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Meade County Commissioners opt for further discussion on discretionary formula, TIFD

Meade County Commissioners opt for further discussion on discretionary formula, TIFD

Meade County Commissioners Meeting

Meade County Commissioners listen to Sturgis City Manager Daniel Ainslie and Summerset City Administrator Lonnie Harmon discuss concerns about the discretionary formula during Thursday's board meeting. The formula changed due to state law that went into effect July 1.

Meade County Commissioners spent much of their five-hour Tuesday meeting in discussion and listening to reports, opting to save a few big decisions when information is available.

One of those discussions was on the Discretionary Formula, which was changed due to a state law passed in the last legislative session and that went into effect July 1.

The law states that “any structure classified pursuant to this section, shall, following construction, be valued for taxation purposes in the usual manner.” However, county commissioners are able to adopt any formula for assessed value for tax purposes, which could include five tax years following the construction of a building.

Previously, Meade County offered a tax-free structure for the first five years of business, often referred to as a 0-0-0-0-0 formula. Business owners who built or moved buildings in the past few months with the previous formula came to the meeting and expressed their thoughts on how it affected their business decisions.

“This was a big incentive to us building here; it’s part of the reason we built here,” said Chris Bergman, owner of Scooptown Car Wash in Sturgis that opened in May.

Bergman said when he started building the facility, he was under the impression he’d have this deal.

Many others, including the owner of the Knuckle Saloon and the owner of a business that promotes the local foods movement, said the same thing.

Amanda Anglin, executive director for the Sturgis Economic Development Corp, said the previous formula is one of the most attractive things Sturgis is able to offer when recruiting businesses. 

“We’re always competing with neighboring states, counties and other cities,” she said during the meeting. “Anything we can do to help grow our tax base is important.”

She said she’s heard that many businesses considering coming to the area have put plans on hold and are waiting for the commissioners to make a decision.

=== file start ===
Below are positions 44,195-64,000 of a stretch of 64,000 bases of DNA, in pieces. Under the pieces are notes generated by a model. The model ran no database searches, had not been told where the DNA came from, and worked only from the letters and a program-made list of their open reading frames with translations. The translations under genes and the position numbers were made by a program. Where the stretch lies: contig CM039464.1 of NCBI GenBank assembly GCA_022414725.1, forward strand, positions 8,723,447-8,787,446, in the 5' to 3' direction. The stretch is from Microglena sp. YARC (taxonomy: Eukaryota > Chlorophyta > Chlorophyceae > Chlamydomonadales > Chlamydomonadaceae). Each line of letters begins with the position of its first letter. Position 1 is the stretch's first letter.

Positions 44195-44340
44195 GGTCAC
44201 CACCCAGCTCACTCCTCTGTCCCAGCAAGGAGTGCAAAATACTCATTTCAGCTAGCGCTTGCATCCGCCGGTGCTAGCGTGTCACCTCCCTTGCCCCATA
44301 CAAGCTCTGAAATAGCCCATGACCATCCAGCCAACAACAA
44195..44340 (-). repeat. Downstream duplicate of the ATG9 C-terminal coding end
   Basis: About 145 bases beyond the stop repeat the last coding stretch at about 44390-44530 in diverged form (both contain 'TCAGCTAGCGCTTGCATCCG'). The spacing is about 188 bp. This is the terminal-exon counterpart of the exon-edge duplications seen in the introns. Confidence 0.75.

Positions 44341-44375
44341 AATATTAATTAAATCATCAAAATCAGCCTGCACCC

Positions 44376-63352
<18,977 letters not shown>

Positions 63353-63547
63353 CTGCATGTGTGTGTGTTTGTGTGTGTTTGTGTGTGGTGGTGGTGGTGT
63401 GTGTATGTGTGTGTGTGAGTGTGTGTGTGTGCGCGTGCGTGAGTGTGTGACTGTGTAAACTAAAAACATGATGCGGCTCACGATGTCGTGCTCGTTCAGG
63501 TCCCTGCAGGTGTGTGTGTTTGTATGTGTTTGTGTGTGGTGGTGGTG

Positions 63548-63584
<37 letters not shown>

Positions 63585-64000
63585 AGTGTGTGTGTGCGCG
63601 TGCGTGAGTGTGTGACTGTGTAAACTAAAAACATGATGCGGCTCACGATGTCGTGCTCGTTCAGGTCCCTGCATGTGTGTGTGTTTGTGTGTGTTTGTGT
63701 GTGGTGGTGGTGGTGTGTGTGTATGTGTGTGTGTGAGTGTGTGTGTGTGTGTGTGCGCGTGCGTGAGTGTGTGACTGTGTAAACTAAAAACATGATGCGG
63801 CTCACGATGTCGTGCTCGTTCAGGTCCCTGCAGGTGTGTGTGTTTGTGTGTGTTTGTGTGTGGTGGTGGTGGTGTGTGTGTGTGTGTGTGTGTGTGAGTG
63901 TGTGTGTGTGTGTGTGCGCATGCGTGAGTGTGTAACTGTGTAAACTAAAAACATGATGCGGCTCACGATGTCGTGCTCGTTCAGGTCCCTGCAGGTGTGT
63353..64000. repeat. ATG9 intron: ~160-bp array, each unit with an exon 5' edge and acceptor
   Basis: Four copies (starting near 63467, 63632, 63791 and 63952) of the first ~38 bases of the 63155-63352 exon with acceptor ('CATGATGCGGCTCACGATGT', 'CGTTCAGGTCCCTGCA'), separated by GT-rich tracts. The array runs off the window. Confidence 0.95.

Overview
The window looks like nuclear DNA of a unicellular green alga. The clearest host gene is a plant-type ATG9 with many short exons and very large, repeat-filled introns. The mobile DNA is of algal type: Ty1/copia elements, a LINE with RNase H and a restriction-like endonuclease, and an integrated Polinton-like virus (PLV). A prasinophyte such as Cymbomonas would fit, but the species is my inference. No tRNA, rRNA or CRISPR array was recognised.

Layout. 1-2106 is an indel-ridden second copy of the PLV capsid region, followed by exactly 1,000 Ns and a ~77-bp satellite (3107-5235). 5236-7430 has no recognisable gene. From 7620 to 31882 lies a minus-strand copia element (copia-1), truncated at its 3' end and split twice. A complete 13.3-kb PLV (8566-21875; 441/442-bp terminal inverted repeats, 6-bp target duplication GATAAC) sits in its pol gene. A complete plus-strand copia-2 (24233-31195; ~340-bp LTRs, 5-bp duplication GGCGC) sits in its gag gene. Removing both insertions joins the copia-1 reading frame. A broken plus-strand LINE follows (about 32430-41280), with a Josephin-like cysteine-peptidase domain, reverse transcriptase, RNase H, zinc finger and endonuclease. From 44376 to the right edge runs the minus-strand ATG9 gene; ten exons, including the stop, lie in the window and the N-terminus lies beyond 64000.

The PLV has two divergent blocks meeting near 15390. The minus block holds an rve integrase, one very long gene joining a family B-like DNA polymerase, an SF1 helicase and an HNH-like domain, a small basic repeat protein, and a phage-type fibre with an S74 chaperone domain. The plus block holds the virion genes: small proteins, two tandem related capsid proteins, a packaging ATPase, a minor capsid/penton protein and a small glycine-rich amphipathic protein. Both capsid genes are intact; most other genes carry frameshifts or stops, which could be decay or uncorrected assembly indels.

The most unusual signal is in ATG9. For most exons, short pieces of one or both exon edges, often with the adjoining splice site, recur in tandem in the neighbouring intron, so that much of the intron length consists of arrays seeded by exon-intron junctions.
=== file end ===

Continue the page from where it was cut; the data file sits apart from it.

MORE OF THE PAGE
Sturgis City Manager Daniel Ainslie and Summerset City Administrator Lonnie Harmon echoed many of the same concerns, mentioning school district expansions wouldn’t have happened without the formula and businesses putting building plans on hold.

Board chairman Ted Seaman said he thinks it’s beneficial for the county to continue with a formula similar to the one it’s used for the past five years.

“I really feel, overall, the citizens of Meade County are going to benefit,” he said. “We’ve looked and seen evidence of a lot of millions of dollars in Meade County because of the discretionary formula, but I want to do it right.”

Commissioners decided to revisit the issue at the next meeting on Aug. 28.

The board also decided to revisit the discussion on development in Tax Increment Financing District No. 2 at a later date, asking lawyer Kent Hagg, who presented on the matter, and his associates to return with another proposal for a county shop location.

The county shop is part of phase three of a project plan the commissioners approved in 2015. The plan estimated $485,000 for land acquisition and construction of a new county shop and related costs. According to the developer’s agreement, the developer must donate up to three acres to the county for the construction of the shop.

Commissioner Talbot Wieczorek was the most vocal about having issues with the placement of the county shop, saying the location made no sense, although commissioners Doreen Creed and Richard Liggett brought up issues with the location first. 

Liggett said he expected the shop to be off of an existing county road, such as near 142nd and Elk Creek.

Commissioners also discussed and decided to revisit the speed limit change request policy, which will create a standard process for residents to follow if they want the board to change speed limits.

During the meeting, the board approved a resolution to change a polling place. The White Owl Community Center, which was used in the 2020 primary election, will now be the voting locations for precincts Union #40 and Marcus #41. According to the meeting notes, 105 voters will be affected and sent letters to let them know about the change.

A public hearing was set for 10:30 a.m. Aug. 25 to determine if the county Highway Department can be contracted to perform maintenance on private roads. A bid date was set for the same day but at 10 a.m. for the High Meadows Road Drainage and Morris Creek bridge replacement projects.

The board also approved the CARES Act resolution, which will allow them to be reimbursed for COVID-19 expenses. It also approved an open fire burn ban.

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